US trade deficit improves in Dec.
A jump in energy-related exports and a steep decline in oil imports lowered the U.S. trade deficit in December to nearly a three-year low.
The improvement suggests the economy grew in the October-December quarter instead of shrinking as the government estimated last week.
A brighter outlook for trade also illustrates how a boom in oil and gas production is reducing crude-oil imports and making the U.S. a leader in the export of fuels. And it shows that higher domestic sales of fuel-efficient cars are lowering dependence on oil.
The trade gap fell nearly 21 percent in December from November to $38.6 billion, the Commerce Department said Friday.
Total exports rose 2.1 percent to $186 billion, driven in part by record exports of gasoline, diesel and other fuels.
At the same time, imports declined 2.7 percent to $225 billion. That was largely because oil imports plunged to 223 million barrels — the fewest in 15 years.
Horse-meat scandal reaches Sweden
Sweden on Friday became the newest European country to be hit by a widening meat-products scandal, as frozen-food company Findus said it was recalling beef- lasagna meals there after tests confirmed the products contained horse meat.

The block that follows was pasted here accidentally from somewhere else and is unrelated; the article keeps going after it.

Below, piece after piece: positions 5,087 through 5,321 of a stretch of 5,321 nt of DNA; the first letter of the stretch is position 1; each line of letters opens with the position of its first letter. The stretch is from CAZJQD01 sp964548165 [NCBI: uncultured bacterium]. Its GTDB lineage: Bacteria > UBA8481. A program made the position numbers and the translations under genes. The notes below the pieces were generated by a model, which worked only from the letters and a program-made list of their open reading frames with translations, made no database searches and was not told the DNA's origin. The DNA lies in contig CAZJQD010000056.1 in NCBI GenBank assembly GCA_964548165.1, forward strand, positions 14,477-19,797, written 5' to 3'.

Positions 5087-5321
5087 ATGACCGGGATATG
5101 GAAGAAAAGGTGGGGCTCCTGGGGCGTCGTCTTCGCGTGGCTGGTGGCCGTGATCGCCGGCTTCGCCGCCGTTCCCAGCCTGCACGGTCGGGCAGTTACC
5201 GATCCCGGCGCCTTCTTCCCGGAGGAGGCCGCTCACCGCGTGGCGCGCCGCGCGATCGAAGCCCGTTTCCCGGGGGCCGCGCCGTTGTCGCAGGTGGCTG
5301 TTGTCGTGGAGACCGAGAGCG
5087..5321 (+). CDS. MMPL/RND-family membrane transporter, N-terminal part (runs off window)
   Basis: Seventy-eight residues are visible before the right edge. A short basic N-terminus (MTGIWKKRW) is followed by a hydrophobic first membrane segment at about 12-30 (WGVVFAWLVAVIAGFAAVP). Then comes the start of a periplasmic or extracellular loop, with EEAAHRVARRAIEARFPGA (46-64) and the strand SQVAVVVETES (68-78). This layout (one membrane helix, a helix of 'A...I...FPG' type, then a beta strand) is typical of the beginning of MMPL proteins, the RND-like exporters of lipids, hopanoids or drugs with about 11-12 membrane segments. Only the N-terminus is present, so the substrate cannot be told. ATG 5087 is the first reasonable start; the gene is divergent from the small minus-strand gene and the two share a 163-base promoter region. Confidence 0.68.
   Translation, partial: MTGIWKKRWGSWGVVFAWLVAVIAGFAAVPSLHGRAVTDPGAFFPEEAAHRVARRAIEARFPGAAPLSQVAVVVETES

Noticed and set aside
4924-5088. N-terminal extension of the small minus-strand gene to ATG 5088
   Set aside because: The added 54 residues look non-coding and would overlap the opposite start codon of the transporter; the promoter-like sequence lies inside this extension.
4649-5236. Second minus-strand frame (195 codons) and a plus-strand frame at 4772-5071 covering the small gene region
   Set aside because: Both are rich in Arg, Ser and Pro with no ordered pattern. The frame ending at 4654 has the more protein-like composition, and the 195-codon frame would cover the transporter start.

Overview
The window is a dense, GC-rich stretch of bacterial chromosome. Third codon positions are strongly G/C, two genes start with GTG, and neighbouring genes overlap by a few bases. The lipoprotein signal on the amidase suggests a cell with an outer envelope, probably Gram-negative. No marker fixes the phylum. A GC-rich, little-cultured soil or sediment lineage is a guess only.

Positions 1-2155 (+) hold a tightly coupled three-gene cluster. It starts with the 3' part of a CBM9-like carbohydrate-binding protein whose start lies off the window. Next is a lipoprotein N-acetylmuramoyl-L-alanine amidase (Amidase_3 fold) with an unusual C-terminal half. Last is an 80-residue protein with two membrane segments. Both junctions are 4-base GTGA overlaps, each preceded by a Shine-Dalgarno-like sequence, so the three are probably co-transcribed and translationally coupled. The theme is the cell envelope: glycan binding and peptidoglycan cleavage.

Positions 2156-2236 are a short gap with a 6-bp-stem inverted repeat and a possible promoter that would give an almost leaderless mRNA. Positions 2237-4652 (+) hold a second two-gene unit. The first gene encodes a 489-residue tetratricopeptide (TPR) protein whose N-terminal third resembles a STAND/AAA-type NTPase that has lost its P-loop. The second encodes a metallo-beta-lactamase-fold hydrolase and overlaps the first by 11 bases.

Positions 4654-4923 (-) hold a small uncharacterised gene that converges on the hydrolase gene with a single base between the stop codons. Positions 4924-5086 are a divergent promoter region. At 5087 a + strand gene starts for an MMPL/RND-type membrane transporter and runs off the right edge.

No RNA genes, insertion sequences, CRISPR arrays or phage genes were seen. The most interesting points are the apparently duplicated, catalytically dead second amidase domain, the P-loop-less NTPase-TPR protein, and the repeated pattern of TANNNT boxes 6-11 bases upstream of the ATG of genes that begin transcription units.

Already, Britain, Ireland, Poland and France have been drawn into the growing saga over the use of horse meat and the apparent mislabeling of products along the supply chain. Millions of burgers have been recalled in recent days due to the scandal.
Eating horse meat is not generally a health risk, but the cases have spurred disgust in places where such meat is far from a staple.
Venezuela devalues nation’s currency
Venezuela’s government announced Friday that it is devaluing the country’s currency, a long-anticipated change expected to push up prices in the heavily import-reliant economy.
Officials said the fixed exchange rate is changing from 4.30 bolivars to the dollar to 6.30 bolivars to the dollar.
The devaluation had been expected by analysts in recent months, though experts had been unsure about whether the government would act while President Hugo Chavez remained out of sight in Cuba recovering from cancer surgery.
Major stockholder opposes Dell deal
ROUND ROCK, Texas
Dell’s largest stockholder, aside from the struggling personal computer maker’s CEO and founder, is trying to thwart the company’s plans to sell itself for $24.4 billion.
The opposition mounted Friday by Southeastern Asset Management Inc. could complicate Dell Inc.’s efforts to end its 25-year history as a public company. Southeastern Asset owns an 8.5 percent stake in Dell.
Under a plan announced earlier this week, Dell will pay existing stockholders $13.65 per share. The deal would leave the Round Rock, Texas, company under the control of founder and CEO Michael Dell and investment firm Silver Lake.